The four vital signs are taken at routine clinic visits. In previous posts, I’ve discussed blood pressure, heart rate and temperature. Respiratory rate is the 4th classic vital sign. Respiratory rate is the number of breaths that a person takes in a minute. The normal rate of breathing varies with age. Babies and children breath faster than adults. As we age, our lung capacity starts to decrease, and the respiratory rate goes up slightly. The normal range for an older adult is a respiratory rate of 14-20 at rest.
My Dad has lived with us for two years ever since Mom died. He’s 87 now and has become more and more disabled due to recurrent strokes. Is there a better way to control his hypertension? He’s on 3 medicines and his blood pressure is still over 160. His doctor is suggesting another medicine. I’m very worried because he needs help walking. His pressure drops below 95 when he stands up. He gets dizzy and he falls a lot. I think it’s because of his meds. What is the best blood pressure for this person? […]
My Dad is 85 years old. He has had hypertension for decades, but it is getting harder to control. He’s on 2 medicines and his blood pressure is still over 160. His doctor is suggesting another medicine. Is that a good idea? We all know that hypertension is bad. How important is it to decrease the systolic pressure below 160 mm in a patient who is over 80 years old? This is the first of two articles about blood pressure. The first article discusses the benefits of treatment. The second article discusses a challenging and […]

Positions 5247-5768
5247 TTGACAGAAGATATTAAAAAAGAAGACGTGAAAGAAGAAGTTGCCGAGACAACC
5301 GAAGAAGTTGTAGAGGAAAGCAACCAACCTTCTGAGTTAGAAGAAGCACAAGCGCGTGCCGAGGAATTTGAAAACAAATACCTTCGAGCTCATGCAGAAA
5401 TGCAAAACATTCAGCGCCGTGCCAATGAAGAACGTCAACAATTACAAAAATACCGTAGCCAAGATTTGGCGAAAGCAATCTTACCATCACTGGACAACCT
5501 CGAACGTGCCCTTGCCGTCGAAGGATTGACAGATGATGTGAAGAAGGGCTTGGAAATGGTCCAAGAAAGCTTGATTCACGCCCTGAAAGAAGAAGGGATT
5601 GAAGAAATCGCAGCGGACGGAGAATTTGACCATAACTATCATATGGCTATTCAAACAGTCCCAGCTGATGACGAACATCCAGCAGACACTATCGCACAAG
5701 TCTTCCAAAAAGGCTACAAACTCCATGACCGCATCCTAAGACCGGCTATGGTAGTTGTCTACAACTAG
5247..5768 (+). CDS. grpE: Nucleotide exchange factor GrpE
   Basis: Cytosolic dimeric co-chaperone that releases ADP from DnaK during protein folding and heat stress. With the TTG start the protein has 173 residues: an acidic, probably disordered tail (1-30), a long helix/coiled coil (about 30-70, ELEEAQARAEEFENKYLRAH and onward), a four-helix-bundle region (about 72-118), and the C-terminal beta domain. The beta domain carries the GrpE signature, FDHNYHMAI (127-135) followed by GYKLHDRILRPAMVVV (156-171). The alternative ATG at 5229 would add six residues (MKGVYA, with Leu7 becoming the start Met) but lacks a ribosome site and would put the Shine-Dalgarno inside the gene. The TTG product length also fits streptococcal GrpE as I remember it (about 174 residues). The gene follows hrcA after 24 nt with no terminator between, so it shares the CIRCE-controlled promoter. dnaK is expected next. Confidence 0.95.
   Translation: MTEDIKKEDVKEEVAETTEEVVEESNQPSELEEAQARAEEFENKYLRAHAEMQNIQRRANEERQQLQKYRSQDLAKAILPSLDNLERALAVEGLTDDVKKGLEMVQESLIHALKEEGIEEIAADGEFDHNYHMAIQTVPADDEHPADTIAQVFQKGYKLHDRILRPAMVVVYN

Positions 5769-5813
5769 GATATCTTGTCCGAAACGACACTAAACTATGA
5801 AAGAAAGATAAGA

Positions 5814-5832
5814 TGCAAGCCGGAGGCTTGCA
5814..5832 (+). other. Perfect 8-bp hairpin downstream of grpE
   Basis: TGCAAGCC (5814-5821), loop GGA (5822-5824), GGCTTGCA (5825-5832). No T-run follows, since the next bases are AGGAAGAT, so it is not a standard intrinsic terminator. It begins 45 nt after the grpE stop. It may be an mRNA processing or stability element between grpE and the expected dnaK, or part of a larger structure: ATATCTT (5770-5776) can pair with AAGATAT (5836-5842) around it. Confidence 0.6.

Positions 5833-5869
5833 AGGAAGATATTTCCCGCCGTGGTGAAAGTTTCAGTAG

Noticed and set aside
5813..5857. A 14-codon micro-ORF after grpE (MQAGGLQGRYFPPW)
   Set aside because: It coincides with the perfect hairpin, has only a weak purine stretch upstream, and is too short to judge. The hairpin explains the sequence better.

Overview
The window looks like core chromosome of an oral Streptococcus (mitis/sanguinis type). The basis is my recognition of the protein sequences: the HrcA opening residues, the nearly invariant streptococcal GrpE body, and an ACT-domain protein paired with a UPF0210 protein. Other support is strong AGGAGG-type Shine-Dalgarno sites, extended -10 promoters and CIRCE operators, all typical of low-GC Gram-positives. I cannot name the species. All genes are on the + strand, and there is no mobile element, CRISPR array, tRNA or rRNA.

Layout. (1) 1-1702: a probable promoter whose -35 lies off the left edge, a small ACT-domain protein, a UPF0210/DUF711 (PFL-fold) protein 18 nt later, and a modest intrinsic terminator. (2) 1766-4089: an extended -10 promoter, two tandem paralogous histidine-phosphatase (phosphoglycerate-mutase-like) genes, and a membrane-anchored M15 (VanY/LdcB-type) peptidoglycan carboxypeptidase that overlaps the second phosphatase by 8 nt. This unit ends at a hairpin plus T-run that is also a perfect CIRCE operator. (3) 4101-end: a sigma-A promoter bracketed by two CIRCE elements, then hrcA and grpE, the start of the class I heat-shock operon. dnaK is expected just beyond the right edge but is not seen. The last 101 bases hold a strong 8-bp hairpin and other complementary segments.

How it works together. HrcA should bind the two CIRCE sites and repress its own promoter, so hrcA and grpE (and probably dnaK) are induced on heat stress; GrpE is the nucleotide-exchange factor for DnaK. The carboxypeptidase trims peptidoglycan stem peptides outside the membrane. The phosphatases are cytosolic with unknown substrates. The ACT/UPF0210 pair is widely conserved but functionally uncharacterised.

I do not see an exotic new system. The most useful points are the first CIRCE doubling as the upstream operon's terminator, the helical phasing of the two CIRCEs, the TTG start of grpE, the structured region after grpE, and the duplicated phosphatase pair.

My Mom is 86 years old and “frail”. She has been in and out of the hospital for heart problems. I’ve been checking her oxygen levels, her blood pressure, and her heart rate. Her heart rate is usually around 55. Sometimes it dips as low as 48 then goes back up. That seems slow to me. Her PCP says that her slow heart rate is due to her medicines. Is her heart rate too slow? Is it making her weaker? Is she getting enough oxygen to her brain? In the above scenario, the patient’s heart […]
Tom is the main caregiver for his mom, Beth. He is worried that she’s sick. He calls the doctor: “Hi Doctor, I’m worried about my mom. She just doesn’t seem herself. She doesn’t want to get out of bed. She looks weak. She recognizes me but she isn’t talking. She’s not eating either.” Does she have a fever? “I’m not sure, she feels kinda warm.” How do you know when a frail older person has become sick? In this and future posts I will talk about the importance of They are called “vital” signs for […]